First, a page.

Living Room-sized Asteroid Discovered

OSR blog post

Although there are millions of different-sized space rocks traversing around our solar system, this particular asteroid has caught the attention of scientists.


NASA/JPL, Public domain, via Wikimedia Commons

Asteroid 2015 TC25 was discovered in October of last year by a team at the University of Arizona’s Lunar and Planetary Laboratory, Lowell Observatory, and Northern Arizona University using Earth-based telescopes.

This 6.5 foot (2 meter) asteroid is smaller than most vehicles making it the smallest and brightest asteroid (reflecting 60% of light) discovered this close to Earth. Lead of the team. Vishnu Reddy, said in a press release that these new observations show the asteroid’s surface is quite similar to aubrites (a highly reflective meteorite made of bright minerals). Aubrite is typically formed in oxygen-free environments at extremely high temperatures and are fairly rare. In fact, one out of every 1,000 meteorites are Aubrite in nature.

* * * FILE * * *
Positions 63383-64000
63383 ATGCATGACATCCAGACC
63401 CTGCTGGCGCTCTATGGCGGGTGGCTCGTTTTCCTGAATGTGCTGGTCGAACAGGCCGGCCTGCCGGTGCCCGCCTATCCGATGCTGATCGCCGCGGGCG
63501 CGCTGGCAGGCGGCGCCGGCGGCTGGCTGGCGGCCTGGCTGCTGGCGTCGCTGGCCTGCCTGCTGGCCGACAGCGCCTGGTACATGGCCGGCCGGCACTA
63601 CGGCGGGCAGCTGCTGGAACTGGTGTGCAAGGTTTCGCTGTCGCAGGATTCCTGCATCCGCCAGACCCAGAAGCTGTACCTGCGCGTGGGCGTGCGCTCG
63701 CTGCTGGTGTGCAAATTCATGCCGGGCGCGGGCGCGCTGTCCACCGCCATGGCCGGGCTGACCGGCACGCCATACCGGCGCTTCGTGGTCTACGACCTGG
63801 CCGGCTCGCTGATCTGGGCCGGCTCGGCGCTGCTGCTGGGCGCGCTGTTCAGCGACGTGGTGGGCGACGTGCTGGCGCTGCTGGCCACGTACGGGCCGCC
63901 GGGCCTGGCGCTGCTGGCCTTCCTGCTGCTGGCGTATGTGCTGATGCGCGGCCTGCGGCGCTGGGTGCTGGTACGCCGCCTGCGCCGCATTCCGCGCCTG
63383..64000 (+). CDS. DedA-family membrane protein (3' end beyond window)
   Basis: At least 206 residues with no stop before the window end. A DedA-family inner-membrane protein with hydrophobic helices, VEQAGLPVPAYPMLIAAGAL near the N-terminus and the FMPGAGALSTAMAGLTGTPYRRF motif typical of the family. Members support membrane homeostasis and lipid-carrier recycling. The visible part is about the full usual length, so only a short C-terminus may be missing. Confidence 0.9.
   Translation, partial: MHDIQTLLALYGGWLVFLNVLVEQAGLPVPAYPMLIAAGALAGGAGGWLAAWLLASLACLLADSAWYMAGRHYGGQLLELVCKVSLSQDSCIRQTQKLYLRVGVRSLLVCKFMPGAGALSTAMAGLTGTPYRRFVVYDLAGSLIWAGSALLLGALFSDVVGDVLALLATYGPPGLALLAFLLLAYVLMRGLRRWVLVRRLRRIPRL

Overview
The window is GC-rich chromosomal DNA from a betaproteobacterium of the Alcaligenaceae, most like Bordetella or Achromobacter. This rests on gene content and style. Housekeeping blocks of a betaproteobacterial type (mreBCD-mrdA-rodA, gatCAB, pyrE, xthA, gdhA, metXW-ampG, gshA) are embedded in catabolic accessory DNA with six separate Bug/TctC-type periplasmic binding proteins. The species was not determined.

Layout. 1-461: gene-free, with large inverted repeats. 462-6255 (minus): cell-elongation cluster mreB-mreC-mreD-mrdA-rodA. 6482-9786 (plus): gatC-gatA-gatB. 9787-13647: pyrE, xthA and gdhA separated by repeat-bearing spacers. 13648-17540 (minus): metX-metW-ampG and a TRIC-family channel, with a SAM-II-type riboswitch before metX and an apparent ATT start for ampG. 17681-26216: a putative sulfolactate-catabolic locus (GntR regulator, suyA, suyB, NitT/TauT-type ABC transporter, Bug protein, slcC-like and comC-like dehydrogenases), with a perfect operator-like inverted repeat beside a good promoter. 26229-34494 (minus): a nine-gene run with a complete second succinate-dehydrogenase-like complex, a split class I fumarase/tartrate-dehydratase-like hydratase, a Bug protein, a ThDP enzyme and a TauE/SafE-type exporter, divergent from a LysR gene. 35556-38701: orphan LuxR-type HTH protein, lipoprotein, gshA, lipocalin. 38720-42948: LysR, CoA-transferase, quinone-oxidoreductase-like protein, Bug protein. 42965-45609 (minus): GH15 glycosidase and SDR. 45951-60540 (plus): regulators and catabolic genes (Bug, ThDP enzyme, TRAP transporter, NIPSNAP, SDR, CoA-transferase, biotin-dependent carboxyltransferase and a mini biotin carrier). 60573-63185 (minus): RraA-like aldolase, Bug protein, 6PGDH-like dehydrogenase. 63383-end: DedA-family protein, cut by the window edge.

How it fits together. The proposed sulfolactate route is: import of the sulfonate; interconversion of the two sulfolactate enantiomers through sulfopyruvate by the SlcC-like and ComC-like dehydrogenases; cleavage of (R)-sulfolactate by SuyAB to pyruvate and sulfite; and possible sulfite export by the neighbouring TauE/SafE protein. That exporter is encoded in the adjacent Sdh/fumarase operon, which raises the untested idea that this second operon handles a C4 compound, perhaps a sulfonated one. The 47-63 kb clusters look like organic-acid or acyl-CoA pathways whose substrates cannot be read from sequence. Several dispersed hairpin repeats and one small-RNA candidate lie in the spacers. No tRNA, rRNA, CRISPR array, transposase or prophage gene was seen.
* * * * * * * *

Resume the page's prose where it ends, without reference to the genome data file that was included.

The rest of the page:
Using the Lowell’s 4.3-meter Discovery Channel Telescope, NASA’s Infrared Telescope Facility, and the Magdalena Ridge Observatory 2.4-meter telescope, the team was also able to deduce that asteroid 2015 TC25 has a 2.23 minute-long rotational period, as well as it being an irregular-shape.

Reddy believes this mini asteroid may be a small chunk that broke off after a collision with the “parent” asteroid 44 Nysa.

Even though this floating space debris poses no real threat to Earth at this time, researchers take every opportunity to study these celestial wonders in order to gain more information that could someday be useful.